This page has links and resources from the presentation to the Missouri Social Studies teachers on November 12, 2019,. in Jefferson City, MO.
On this past Wednesday, the Esri Education Team delivered a webinar through Directions Magazine to teachers who use GIS and mapping tools in projects and research. The graphic below is one that we prepared to help illustrate where in the research cycle a particular geotool is most valuable.
These tool recommendations are not absolute; in the hands of an experienced student or educator, there can be a great deal of fluidity. This chart may be considered a starting point.
The latest from Carte Diem Press is a Third Edition of this popular book from Tom and Roger on field studies includes the technology and how to information to implement into many settings. The 3rd Edition includes drones, programming, Raspberry Pi, and updated workflows… and an online companion.
We created this resource for educators who want to do research with learners –typically classroom teachers working with their students in Earth Systems or Environmental Science, Geography, or History. The book would also be useful to those running outdoor education or field research programs for students of all ages; however, as the title suggests, we do focus on tech-enabled methods, tools, and analysis. Most of the content assumes that the research will be conducted outside or “in the field”. We believe it will provide powerful justification to include these projects in your classes. we believe this volume would make a great addition to any reference library on field research techniques.
Order at GISetc. >>
This is the third blog post in a series that uses the Raspberry Pi as an Internet of Things device to collect environmental data (with a DHT22 weather sensor) and post the data in real-time to an ArcGIS Online feature service. The post below is a highly synopsized version of a chapter in the forthcoming third edition of the book, Tech-enabled Field Studies.
Begin by setting up a Raspberry Pi with the DHT22 sensor.. See The Pi Becomes a Data Collector
Use the Pi’s command prompt to make the following installations and configurations:
- pip3 install virtualenv
- virtualenv datalogger
- cd datalogger
- source bin/activate datalogger
- pip3 install Adafruit_DHT
- pip3 install pandas
- pip3 install arcgis – -no-deps
Note: Step 6 above (Pandas) may take several minutes. The above steps create a virtual environment in Python called datalogger and install three libraries into that environment including a streamlined ArcGIS API for Python. When you call the weather script below, you will need to reference it from this environment, described below.
Continue the set-up by:
- Configuring the ArcGIS Online service as described in the previous blog post, A Time-aware Geo Data Bucket.
- Download the sample Python file that reads data from the DHT22 and posts to ArcGIS Online. The Python file is here or download/clone the entire project here. be sure to update the python file with your information, as described in the file.
- Put the Python file in your datalogger directory to help you remember that it must be run from that environment. Once you have added your data to the python script and have the ArcGIS Online service running, you can run the script by using the command:
- /home/pi/datalogger/bin/python3 addwx.py
The service does have a date/time attribute and the service can become time-aware. Once the service is added to a map, you may also choose a symbology that you prefer.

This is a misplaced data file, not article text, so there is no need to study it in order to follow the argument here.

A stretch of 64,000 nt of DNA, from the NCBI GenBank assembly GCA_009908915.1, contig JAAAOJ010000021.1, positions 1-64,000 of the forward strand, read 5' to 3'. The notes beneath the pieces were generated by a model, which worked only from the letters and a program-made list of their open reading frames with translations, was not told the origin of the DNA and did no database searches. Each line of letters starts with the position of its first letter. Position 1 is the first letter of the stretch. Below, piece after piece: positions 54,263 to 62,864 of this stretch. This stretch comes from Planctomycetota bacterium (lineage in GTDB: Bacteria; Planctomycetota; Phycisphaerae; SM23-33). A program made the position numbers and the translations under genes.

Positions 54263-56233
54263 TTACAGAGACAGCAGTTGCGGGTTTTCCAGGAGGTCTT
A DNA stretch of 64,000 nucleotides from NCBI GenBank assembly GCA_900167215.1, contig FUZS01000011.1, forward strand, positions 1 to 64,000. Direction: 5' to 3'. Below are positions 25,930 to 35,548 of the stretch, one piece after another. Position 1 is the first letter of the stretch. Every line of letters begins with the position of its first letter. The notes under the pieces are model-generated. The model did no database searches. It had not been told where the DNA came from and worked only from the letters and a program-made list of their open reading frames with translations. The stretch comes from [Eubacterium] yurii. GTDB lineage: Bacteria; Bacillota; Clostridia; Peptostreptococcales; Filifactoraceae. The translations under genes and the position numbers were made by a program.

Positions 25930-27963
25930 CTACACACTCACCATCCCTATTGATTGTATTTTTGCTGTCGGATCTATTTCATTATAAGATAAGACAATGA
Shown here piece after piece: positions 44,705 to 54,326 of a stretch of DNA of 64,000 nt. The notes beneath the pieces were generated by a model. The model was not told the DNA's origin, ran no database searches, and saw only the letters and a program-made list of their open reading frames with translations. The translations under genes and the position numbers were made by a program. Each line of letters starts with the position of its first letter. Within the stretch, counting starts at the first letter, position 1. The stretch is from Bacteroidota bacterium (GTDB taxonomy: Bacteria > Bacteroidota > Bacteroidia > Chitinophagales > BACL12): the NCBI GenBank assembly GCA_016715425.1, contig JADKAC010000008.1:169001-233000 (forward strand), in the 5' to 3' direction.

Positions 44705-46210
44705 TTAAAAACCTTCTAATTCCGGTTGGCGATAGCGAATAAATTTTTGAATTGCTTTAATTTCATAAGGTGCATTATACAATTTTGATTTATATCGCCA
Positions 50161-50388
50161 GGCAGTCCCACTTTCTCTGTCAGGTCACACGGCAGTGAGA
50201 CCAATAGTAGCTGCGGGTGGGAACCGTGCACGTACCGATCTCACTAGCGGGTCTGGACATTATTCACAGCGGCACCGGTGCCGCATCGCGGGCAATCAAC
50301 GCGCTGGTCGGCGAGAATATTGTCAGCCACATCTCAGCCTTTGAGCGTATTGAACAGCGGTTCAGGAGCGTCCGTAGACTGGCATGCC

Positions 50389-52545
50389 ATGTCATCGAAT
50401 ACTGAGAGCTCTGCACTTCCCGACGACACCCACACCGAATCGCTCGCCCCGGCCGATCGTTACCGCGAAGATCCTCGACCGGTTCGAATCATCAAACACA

Finally, on the Pi, you may choose to set-up a Cron job to schedule the script execution on a reoccurring basis. Do a quick Google search to find tutorials on how best to do this. Enjoy!
A CSV spreadsheet file can become the basic building block of a Feature Service, capable of holding existing or inbound data. Follow the steps below to create a simple time-enabled GIS feature service bucket for tracking the weather data you provide to it from users or sensors.
1. Log into your ArcGIS Online publisher account.
2. Upload the sample CSV (wx_start.csv):
- Click “Content”.
- Click button, “Add Item”. Select “From My Computer”.
- Select the sample CSV and fill out metadata.
- Click “Publish this file as a hosted layer”.
- Select “Coordinates”.
- Make sure the date field name shows date field type.
- Make sure lat and long field names show latitude and longitude field types
- Set the service to output to your local time zone. (In a later blog post, you will see the python script is set to send UTC time data to the feature class – which is converted to your local on map display).
3. View the feature service Overview page.
- Find the “Layers” section. Click “Time Settings”.
- In the pop-up window, click the checkbox, “Enable Time”. Select the first option, “Specific events in time”. Set pull down to “date”.
4. From the feature service Overview page, click “Open in Map Viewer”.
- In the Change Style panel, make sure button 1 (Attribute to show) is set to “tempF”. Press Done.
- Save your new map.
- Hover over the new feature class layer name. Click the “View Options” button (ellipses). Select “Refresh Interval”. Enable the refresh and set to 1 minute (or whatever number makes sense to you).
- Hover over the new feature class layer name. Click the “Cluster features” button. Enable or disable clustering to your preference. We recommend turning it off, initially.
- Optional: You may also want to modify the transparency of the symbology, available under the “View Options” (ellipses) button. Select “Transparency”. Optionally, set to 50% initially.
- Save your map edits.
- Note: If new data are not showing on the map, click the layer’s “Show Table” button.If all the data is showing in the table, close it. Then click the layer’s “Show Options” (ellipses) button and select “Disable Time Animation”. You can normally turn time animation back on and the data will appear.